Sunday, December 9, 2007


Sunday, December 09, 2007
Buildings chief hid architect's mistakes
Sunday, December 9th 2007, 4:00 AM
Patricia Lancaster

The top official responsible for enforcing building standards in the city signed secrecy agreements to hide a series of blunders that led to death and building evacuations.
Patricia Lancaster, the $162,800-a-year buildings commissioner, hid the mistakes made by architect Robert Scarano.

Lancaster - also an architect - signed an unusual stipulation promising not to report the alleged misdeeds of Scarano to "any regulatory agency," including one that could revoke his license.
The charges involve 32 properties, mostly in Brooklyn, and include alleged carelessness that resulted in the death of a construction worker and a screwup that forced a Brooklyn family to evacuate its unsafe home.

Lancaster hid a charge that Scarano signed off on unsafe conditions at a Brooklyn site where construction worker Anthony Duncan Sr. was crushed to death in a March 2006 building collapse.
The victim's family is outraged about Lancaster's actions.

"If they are not going to pursue Scarano to the fullest extent, then who are they going to pursue?" asked Duncan's son, Anthony Jr. "It's like they're laughing in my face ... Scarano is still working, but my father is dead."
The so-called no-referral practice hid problems in the self-certification program, a flawed Buildings Department honor code that allowed architects and engineers to sign off on their own work - without independent review.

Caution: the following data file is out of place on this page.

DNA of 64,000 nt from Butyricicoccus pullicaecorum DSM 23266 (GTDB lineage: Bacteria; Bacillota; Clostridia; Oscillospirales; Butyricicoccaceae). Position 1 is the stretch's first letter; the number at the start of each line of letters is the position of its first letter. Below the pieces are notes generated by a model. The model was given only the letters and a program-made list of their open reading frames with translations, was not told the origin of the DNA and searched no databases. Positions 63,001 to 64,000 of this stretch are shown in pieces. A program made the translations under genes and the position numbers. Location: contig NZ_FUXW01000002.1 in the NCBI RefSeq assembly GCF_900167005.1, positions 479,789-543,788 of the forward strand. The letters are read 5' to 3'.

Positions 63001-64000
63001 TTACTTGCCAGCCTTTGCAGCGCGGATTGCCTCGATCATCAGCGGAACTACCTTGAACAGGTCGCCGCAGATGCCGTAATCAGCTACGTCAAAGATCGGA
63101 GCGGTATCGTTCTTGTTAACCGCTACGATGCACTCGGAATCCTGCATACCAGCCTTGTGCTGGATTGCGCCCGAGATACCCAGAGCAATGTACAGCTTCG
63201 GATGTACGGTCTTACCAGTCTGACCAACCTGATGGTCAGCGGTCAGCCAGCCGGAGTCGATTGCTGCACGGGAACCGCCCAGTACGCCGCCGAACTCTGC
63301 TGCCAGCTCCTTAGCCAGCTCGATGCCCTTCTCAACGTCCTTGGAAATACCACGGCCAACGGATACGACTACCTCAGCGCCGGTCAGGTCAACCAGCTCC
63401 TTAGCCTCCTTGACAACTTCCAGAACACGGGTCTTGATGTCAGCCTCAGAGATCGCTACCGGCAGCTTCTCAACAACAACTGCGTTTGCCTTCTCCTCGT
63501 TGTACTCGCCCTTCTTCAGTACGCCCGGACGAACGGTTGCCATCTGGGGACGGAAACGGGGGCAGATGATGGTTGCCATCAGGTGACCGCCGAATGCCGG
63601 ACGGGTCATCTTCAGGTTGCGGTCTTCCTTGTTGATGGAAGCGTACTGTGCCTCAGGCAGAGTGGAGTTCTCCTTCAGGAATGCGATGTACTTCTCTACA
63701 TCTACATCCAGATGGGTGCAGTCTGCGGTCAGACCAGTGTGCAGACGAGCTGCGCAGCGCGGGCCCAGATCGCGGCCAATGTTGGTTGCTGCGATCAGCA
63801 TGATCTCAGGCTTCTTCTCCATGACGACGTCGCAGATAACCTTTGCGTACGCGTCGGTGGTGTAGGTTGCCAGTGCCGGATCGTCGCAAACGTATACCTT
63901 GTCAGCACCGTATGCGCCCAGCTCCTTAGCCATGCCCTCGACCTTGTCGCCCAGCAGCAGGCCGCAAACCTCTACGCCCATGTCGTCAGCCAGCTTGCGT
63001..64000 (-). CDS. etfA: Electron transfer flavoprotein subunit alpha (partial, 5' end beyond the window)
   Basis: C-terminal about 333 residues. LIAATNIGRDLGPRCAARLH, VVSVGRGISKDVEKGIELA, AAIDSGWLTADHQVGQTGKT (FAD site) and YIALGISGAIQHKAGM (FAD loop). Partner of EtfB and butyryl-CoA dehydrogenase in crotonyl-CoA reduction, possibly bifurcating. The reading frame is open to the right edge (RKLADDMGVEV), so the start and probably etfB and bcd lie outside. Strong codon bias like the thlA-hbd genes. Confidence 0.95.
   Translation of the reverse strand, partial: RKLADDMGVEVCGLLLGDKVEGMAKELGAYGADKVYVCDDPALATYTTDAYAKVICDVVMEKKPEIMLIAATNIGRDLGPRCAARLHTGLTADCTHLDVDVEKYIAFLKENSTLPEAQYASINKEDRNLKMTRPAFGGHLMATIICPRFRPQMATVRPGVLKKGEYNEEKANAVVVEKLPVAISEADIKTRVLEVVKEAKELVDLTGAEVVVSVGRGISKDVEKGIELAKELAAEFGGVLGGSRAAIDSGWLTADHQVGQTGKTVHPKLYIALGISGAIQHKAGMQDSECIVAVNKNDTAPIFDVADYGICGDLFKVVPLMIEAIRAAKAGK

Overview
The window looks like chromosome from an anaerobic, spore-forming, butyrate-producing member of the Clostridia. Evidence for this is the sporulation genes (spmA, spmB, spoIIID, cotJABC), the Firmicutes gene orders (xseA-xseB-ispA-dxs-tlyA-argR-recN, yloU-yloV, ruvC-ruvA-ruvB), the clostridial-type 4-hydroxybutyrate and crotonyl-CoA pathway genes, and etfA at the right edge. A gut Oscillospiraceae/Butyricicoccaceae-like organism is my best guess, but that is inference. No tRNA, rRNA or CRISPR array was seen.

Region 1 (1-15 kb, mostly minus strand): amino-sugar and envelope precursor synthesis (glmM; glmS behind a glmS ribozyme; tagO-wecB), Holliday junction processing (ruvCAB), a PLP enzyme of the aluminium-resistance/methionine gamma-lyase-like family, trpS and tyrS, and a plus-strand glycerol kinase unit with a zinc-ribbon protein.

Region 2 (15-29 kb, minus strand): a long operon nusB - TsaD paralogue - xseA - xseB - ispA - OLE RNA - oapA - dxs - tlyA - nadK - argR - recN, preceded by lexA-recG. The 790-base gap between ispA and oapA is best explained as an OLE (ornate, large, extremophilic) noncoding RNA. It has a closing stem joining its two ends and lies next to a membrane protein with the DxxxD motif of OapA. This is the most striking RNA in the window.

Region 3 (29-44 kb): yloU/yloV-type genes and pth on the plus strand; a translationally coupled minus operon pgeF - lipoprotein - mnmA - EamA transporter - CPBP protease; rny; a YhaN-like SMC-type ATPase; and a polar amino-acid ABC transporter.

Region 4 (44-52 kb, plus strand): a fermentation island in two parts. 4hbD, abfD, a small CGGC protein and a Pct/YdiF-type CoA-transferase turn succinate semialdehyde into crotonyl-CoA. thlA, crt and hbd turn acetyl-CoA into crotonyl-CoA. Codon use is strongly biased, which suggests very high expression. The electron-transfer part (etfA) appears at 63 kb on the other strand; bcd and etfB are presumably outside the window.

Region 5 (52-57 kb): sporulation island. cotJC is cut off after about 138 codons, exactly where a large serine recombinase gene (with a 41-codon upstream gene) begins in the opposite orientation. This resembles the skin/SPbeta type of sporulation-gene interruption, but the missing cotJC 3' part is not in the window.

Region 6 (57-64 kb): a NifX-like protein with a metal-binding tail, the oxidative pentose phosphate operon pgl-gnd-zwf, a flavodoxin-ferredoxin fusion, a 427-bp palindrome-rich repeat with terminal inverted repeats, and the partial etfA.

Numerous city homeowners have suffered the consequences of this bizarre practice via code violations that undermined building walls and foundations and even caused building collapses.
The Scarano stipulation - crafted as the City Department of Investigation was looking into the no-referral practice - was signed as politicians and activists demanded he be barred from further architectural work.

In her stipulation with Scarano, Lancaster promised not to give regulators "any information or documents that form the basis for the [department's] assertions and allegations."
She even vowed not to reveal the charges to the press "except to say that the matter has been resolved satisfactorily."

In exchange, Scarano agreed to remove himself from the self-certification program. He admitted no guilt and suffered no penalty.
The practice of concealing professionals' misdeeds from state regulators "would not be allowed today," mayoral spokesman John Gallagher said.
Gallagher said the practice was banned sometime "in the summer of 2006" to "foster closer ties between the city and the [state] Office of Professional Discipline to better regulate licensed architects and engineers."
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